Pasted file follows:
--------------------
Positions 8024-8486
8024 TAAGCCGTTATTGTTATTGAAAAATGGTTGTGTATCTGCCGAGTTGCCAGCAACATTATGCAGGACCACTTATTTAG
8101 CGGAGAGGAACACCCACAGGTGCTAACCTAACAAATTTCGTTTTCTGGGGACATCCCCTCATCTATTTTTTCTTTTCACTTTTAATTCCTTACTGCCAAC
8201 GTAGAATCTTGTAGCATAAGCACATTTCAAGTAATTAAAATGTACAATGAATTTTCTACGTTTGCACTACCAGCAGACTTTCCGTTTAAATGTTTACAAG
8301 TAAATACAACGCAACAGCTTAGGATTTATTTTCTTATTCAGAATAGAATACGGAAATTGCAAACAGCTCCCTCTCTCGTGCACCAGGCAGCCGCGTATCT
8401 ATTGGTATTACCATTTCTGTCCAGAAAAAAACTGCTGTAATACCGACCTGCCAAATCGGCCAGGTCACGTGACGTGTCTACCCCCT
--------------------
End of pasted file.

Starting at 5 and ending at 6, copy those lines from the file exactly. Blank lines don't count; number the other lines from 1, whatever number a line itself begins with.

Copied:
8301 TAAATACAACGCAACAGCTTAGGATTTATTTTCTTATTCAGAATAGAATACGGAAATTGCAAACAGCTCCCTCTCTCGTGCACCAGGCAGCCGCGTATCT
8401 ATTGGTATTACCATTTCTGTCCAGAAAAAAACTGCTGTAATACCGACCTGCCAAATCGGCCAGGTCACGTGACGTGTCTACCCCCT